Do not feed the rage – Breaking Barriers – The Borneo Post – 11 January, 2015

Do not feed the rage
by Peter Tan. Posted on January 11, 2015, Sunday

Keep a cool head while on the road.
Keep a cool head while on the road.

THE world has become a more brutal place. Civility is being thrown out the window and replaced with violence. Some of us get angry over the pettiest of issues. Conflicts are settled not through dialogues and diplomacy but with fists and weapons.

A calm person can turn into a demon when behind the wheel. It is not uncommon to read about incidents of road rage where drivers turn into bullies in the news and social media nowadays.

The Merriam Webster Dictionary defines road rage as “a motorist’s uncontrolled anger that is usually provoked by another motorist’s irritating act and is expressed in aggressive or violent behaviour”.

That definition is not entirely correct. Road rage can arise from an act as innocuous as honking a reckless driver or an unintentional fender bender. At its mildest the victim is at the receiving end of vulgarities and at its worst physical violence.

Perhaps, the most famous road bullying incident in Malaysia in recent times happened in July last year. A woman was caught on video berating an elderly man and hit his car several times with a steering lock.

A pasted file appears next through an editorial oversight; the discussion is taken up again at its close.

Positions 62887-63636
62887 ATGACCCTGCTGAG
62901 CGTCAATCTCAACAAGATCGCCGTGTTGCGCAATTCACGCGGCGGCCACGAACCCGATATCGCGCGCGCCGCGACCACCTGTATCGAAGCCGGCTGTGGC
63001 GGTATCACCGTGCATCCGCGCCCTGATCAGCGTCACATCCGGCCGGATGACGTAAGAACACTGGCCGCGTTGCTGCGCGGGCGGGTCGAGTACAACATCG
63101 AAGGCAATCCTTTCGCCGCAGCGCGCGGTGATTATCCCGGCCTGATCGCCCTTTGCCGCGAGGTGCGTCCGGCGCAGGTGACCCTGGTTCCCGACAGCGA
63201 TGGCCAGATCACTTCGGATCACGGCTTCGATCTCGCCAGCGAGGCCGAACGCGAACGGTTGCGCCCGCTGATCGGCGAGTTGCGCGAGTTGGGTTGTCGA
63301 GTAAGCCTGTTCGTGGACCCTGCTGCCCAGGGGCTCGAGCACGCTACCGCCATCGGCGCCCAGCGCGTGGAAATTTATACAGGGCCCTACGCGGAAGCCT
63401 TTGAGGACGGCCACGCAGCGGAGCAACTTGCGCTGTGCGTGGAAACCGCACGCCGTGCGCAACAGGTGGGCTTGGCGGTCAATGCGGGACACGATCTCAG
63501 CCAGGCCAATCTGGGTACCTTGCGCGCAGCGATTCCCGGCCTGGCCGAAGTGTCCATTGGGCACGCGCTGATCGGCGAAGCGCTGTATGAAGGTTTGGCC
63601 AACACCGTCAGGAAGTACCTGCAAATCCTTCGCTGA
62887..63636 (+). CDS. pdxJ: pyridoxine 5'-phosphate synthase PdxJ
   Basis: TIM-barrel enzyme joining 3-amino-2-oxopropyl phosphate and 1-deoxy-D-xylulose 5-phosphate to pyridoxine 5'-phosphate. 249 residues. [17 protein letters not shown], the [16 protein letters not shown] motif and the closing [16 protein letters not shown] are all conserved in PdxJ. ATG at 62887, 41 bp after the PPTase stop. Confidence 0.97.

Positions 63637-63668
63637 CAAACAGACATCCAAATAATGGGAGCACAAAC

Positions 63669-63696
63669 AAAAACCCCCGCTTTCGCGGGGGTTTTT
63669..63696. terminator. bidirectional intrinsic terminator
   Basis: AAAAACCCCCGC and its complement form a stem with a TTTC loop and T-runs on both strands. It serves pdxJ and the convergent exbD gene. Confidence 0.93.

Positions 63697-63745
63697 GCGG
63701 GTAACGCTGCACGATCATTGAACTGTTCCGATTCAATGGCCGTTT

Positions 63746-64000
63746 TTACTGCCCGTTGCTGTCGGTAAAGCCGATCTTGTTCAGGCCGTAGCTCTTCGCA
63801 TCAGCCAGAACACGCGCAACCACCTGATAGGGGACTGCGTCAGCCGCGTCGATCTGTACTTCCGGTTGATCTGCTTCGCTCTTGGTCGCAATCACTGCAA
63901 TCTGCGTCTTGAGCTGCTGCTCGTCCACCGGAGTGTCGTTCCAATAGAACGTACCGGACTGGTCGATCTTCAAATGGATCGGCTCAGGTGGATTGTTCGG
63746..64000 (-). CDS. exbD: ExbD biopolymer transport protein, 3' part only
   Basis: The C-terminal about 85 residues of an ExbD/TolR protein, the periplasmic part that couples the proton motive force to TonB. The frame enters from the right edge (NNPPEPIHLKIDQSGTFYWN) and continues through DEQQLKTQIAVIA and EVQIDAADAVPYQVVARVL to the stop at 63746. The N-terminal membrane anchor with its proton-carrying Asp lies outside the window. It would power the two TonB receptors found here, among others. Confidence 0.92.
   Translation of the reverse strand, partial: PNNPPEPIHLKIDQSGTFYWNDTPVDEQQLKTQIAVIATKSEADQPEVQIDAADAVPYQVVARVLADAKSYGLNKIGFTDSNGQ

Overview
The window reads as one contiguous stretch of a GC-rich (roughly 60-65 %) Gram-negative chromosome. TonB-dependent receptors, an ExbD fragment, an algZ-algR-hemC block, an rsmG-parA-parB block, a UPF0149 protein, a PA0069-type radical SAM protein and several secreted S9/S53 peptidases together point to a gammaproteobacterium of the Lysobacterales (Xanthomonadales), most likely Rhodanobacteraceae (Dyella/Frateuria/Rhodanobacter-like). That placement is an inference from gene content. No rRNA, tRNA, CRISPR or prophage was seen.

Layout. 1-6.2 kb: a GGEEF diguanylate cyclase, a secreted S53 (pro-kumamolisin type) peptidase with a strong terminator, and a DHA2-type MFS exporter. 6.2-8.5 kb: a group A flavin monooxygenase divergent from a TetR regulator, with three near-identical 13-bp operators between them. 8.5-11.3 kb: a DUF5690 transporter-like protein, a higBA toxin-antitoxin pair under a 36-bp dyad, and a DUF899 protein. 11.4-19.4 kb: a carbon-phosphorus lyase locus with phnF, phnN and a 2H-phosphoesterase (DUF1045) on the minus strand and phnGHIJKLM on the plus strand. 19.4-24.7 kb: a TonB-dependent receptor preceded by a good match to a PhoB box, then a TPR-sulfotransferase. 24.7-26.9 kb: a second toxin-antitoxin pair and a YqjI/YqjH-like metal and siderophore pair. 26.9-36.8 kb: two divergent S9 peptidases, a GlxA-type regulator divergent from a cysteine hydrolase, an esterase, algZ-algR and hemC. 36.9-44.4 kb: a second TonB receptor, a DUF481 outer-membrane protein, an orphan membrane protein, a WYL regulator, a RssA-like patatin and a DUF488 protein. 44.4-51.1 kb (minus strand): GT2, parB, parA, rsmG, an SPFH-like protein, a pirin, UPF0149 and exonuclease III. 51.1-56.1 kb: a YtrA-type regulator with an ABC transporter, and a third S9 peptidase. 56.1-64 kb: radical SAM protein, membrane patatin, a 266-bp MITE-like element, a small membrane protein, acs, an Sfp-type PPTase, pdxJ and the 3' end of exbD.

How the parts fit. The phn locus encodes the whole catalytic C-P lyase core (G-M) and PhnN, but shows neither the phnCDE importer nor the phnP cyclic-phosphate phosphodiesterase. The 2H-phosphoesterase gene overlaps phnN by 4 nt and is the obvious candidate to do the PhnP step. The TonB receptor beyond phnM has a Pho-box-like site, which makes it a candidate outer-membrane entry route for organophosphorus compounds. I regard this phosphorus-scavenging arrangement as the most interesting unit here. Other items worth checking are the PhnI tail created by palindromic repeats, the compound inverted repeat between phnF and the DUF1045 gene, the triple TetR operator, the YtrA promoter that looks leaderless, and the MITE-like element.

He had knocked into her car while attempting to drive out of a crowded car park. The woman was heard demanding a compensation of RM2,000 for the minor accident in the video, which went viral after it was posted online.

She was later fined RM5,000 in default three months’ jail and ordered to undertake 240 hours of community work after pleading guilty at the Kuantan Sessions Court.
However, incidents like this do not always end with the victim unscathed. This week, the local entertainment circle was shocked by the death of showbiz promoter Stephen Joseph due to road rage.

It was reported that Joseph and his family were planning to have their dinner at a food court in Petaling Jaya on Monday. His wife got down to reserve a parking space for their vehicle. Another driver who was also looking for a parking space is said to have shouted at them for doing that. During their argument Joseph was assaulted.

Joseph experienced breathing difficulties a while later and was rushed to the hospital but lost consciousness on the way there. The police were informed of his death in the emergency ward at around 4am on Tuesday.